«Who else is to blame? Most of the people are to blame. Those people who don't think with their own heads. Those people who now praise the letter «Z». If my great-grandfather, who came all the way to Berlin and was awarded the Order of Suvorov, had seen you all. If he had known that 75 years later you would proudly invent your own swastika and consider yourselves the liberators of Europe, treacherously attacking a brotherly country 28.5 times smaller than your own in the small hours, he would have shot himself rather than go on fighting for you.»
He ends with the third post:
«And a third thing, which concerns me specifically and my career. I practically don't exist now as a Russian musician, or as a citizen. I'm not going to pay taxes to Russia anymore, I've left and I'm not coming back to Russia anymore, I'm not going to play concerts in Russia anymore. Why? Because my loved ones and I have been forced out of my own home, forced out of my own land, the state forced me out, the state that I henceforth definitively refuse to recognize as my own, forced out by our people, who absolutely don't give a fuck about anything as long as they have enough money for a butter sandwich. Someday, Russia will be a decent state, with people who will have a modern and reasonable mentality, but unfortunately that's not the case today. I hope one day to see my family again, to see my audience, to sing in Russian for my people. And I believe it will happen. Because whether you all like it or not, the future of Russia is with people like me, not people like you. The future of Russia is people with paintbrushes and microphones, not machine guns and grenades. The future of Russia is in thinking and freedom. We are the future of Russia. No to war. Freedom to Ukraine. Freedom to Political Prisoners. FACE.»
Face continues an anti-war dialogue with many of his followers on Instagram. Apparently, his actions infuriated Roskomnadzor officials, and right on his birthday the rapper was given the status of a “foreign agent”.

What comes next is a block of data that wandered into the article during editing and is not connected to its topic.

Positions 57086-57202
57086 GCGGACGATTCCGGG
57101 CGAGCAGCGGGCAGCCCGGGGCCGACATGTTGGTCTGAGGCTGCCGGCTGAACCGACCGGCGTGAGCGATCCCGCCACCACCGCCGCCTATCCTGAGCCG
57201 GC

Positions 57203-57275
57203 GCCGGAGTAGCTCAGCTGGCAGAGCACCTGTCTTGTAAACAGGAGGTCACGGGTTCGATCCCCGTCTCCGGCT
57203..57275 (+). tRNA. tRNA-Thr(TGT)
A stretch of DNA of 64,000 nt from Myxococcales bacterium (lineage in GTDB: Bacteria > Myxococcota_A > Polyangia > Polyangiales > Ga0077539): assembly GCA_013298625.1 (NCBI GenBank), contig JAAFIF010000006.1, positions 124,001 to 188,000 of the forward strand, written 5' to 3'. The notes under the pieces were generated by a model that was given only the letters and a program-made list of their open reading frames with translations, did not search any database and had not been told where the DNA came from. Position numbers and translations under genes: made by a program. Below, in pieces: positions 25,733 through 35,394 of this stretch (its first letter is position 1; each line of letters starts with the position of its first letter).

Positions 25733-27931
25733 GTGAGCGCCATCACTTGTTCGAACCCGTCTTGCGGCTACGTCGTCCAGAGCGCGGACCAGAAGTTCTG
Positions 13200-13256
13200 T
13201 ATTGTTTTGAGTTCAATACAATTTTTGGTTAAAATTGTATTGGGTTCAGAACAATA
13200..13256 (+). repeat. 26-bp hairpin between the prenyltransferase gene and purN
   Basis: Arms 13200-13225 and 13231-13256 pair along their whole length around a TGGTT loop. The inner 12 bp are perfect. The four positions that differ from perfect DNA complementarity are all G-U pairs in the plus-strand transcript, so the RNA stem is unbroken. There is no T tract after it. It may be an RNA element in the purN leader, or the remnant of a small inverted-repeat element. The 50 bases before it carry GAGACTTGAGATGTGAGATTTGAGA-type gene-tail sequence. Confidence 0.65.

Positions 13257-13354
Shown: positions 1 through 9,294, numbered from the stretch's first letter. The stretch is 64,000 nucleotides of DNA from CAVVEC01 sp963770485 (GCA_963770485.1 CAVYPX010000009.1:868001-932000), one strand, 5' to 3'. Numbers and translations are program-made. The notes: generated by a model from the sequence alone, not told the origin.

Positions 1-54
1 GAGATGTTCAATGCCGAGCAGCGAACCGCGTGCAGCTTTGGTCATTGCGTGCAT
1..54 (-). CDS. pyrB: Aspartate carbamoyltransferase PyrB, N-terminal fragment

In a recent interview with Gordon (Dmitry Gordon, a very well-known Ukrainian television journalist, interviewer and politician), Face told him he had left Russia two weeks before the war began because of bad premonitions. He planned to come back and sort things out, but now Ivan has no idea when thisit will happen. The rapper has not yet released any new songs or videos, his next concert will take place in Tel Aviv on May 13. A charity anti-war tour has been promised, but it's still in the works.
If you look at his rap prophecy from 2018, all you can add is, «And don't say we didn't warn you.»
Those who stayed
Among those who stayed and did not hide their heads in the sand, there are several names: the freedom-loving musicians from the band Krovostok already mentioned in the epigraph, the legend of the Moscow old school - rapper Legalize, the Rostov folk rap group Kasta and the Tatar-Peterburg hip-hop duo AIGEL.
These brave musicians continue to play gigs and openly declare their anti-war stance - some, like Kasta, directly at concerts, and some on social media. The fact that they are not silent, like most of their colleagues on the domestic hip-hop scene, has won them great respect.
Here, for example, is what the AIGEL group wrote on their Instagram page on March 9:
A fragment of their song, posted on social media on February 24, though sung in Tatar and without translation, gives off anxiety and war vibes.
During the Belarusian protests, the band Kasta supported them with their poignant video Come Out to Walk with Me. They had planned a tour in three cities of Ukraine on February 24-27, but it was cancelled, although the organizers of the tour didn't lose hope until the last moment and the tickets soldwere selling well.
In Moscow, despite their anti-war stance, Kasta played two concerts in March. Yet, one of the band members, Shym, refused to come out on stage in protest against the war. Later Shym wrote on his Instagram page he had left Russia, adding, «I will rap in Russia again when Putinism is over. See you soon!».
The band started their Moscow concert with a song recorded with Ukrainian musician Sunsay, who was in a bomb shelter in Kharkiov at the time of the concert. Everything went well - the crowd chanted «No to War» and the artists read protest rap in the best traditions of high culture.
The posts of Vladi, one of the band members, speak for themselves:
«What's it like in Moscow? Quiet misery. I feel the need to spend time in a paddy wagon, in jail. To clear my conscience. Due to impotence. Mostly for my own comfort. To make sure I'm not on the sidelines. I saw the tears on the faces of passersby. But all this is nothing compared to those who were actually affected.»
In 2019, the veteran Moscow underground rapper Legalize, together with director Pavel Bardin, released a music video for the song Stagnation 2.0, where ballerinas fought the riot police in an empty stadium. Right now, Lega can't find his place either.